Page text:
Kalamazoo Institute of the Arts
When I lived in
Michigan I was on the photography department faculty of the Kalamazoo Institute of Arts. I no longer teach there, but you can still take my classes vicariously (see below).
I love to teach for the joy of
seeing the "light go on" when a student catches on to a new concept, idea, or technique. I like to watch the quality of student work improve dramatically during the semester. I am pleased that a number of my students
have been published.
My class work included basic, intermediate, and advanced photo techniques, in a variety of areas, but my primary love is nature photography.
Each semester (or short
quarter) the class would go on several field trips so the students would have an opportunity to try out the ideas we explored in class. Class sessions would include "on the blackboard" explorations of photographic
principles which would then be illustrated by slide presentations. Lots of handouts and materials would cover the same concepts in printed form. Class sessions would include joint critiques of student work.
I would post class summaries online for students who had to miss one of the weekly sessions (see below).
TAKE MY CLASS
Although I no longer teach at the Art Institute, you can take my class vicariously. My most recent class sessions are linked below. Just follow along, read
the handouts that I have posted online (see the next paragraph for handouts that aren't posted online yet). Go try the techniques you are reading about. You won't be able to go on field trips with the class but you can
go on your own. You won't be able to see the thousands of illustrative slides I presented in class, but some of my photos are posted here and I have Links at this site to the works of some excellent photographers. I also have photography book recommendations elsewhere at this site.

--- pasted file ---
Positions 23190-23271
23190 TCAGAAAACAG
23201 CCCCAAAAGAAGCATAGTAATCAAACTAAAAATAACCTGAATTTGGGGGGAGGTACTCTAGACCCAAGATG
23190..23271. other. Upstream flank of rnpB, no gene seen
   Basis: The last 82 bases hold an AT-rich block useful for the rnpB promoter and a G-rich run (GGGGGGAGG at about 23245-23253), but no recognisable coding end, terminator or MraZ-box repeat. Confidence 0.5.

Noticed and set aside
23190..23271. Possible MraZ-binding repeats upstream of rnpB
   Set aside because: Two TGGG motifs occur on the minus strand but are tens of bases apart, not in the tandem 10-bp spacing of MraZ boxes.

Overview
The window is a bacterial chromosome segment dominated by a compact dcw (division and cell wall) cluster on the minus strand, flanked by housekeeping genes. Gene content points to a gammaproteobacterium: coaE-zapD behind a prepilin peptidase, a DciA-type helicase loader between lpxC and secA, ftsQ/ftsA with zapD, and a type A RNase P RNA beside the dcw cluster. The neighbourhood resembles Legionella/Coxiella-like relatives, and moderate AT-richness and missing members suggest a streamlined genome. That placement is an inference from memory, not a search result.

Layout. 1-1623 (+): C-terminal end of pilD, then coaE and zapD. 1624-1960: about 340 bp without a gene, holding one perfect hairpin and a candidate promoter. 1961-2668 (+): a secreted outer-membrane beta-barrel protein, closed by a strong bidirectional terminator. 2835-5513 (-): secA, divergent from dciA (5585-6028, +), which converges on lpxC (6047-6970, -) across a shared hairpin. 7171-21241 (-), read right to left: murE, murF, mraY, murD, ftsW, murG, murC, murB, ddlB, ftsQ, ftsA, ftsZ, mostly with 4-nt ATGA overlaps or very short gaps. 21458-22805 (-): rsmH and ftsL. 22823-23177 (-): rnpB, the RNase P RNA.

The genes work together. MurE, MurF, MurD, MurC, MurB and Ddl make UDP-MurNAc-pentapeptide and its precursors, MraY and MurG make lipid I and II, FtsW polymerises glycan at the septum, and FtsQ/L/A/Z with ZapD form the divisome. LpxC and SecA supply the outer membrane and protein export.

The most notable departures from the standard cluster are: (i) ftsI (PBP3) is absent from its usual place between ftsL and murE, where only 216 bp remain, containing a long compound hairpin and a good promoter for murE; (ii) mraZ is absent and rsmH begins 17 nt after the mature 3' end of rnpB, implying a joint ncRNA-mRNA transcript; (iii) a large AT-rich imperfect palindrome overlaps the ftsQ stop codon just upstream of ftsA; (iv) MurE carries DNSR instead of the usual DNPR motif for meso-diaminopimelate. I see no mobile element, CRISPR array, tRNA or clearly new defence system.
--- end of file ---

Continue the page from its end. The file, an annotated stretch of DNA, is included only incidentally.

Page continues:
What you can have from class is my collection of handouts.
These fill a 1 1/2 inch three ring binder, or you can put them in file folders. I prefer a binder with tabbed and labled dividers.
You will get the two dozen handouts I have written (around 100 pages), plus
a lot of information I have gathered over the years. All of this comes in "glorious" black and white text. No binder. No photographs. No
fancy type. Just individually stapled articles. The handouts are the same kind of information that I post on this site, covering all the basics and some intermediate techniques. If you are a photographic master, you don't need my handouts. In some cases, the handout on a topic includes some book recommendations for further study.
So why get the handouts?
(They are copyrighted. You make make one copy
for your onw use but do not make copies for others.)
You will have the handouts I have not yet posted online.
You will help support the cost of maintaining this site (for which I give you my thanks).
You will get priority answers to questions. As more and more persons send photography questions by e-mail, I am no longer able to answser them all. If you buy my handouts, you go to the top of the list when I
sit down to answer questions.
- You will save you the time of having to go online when you want to look something up.
- You will save you the time of downloading and printing the handouts I have posted here.
If you like what you read at this site and would prefer to have it in a simple printed form, then a set of my class handouts may be just what you want.
Many of the printed handouts are very
similar to the ones on this site, but some are more extensive than the online version.
Want to "sign up" for my class? The complete collection of handouts is $20, shipping included. Write to me for the address to send your check or money order to.
Your class assignment is simple. When you get
the handouts, put them in file folders or a 3 ring binder.
Follow one or more of the class outlines below. Read the handouts. Do the photo assignments. Look at some great photos online or in a book. Then go out and do some individual field trips on your own. If you live in southern Michigan, go to some of the field trip locations I mention. Most important of all: Go take some great photographs!
March 7, 2003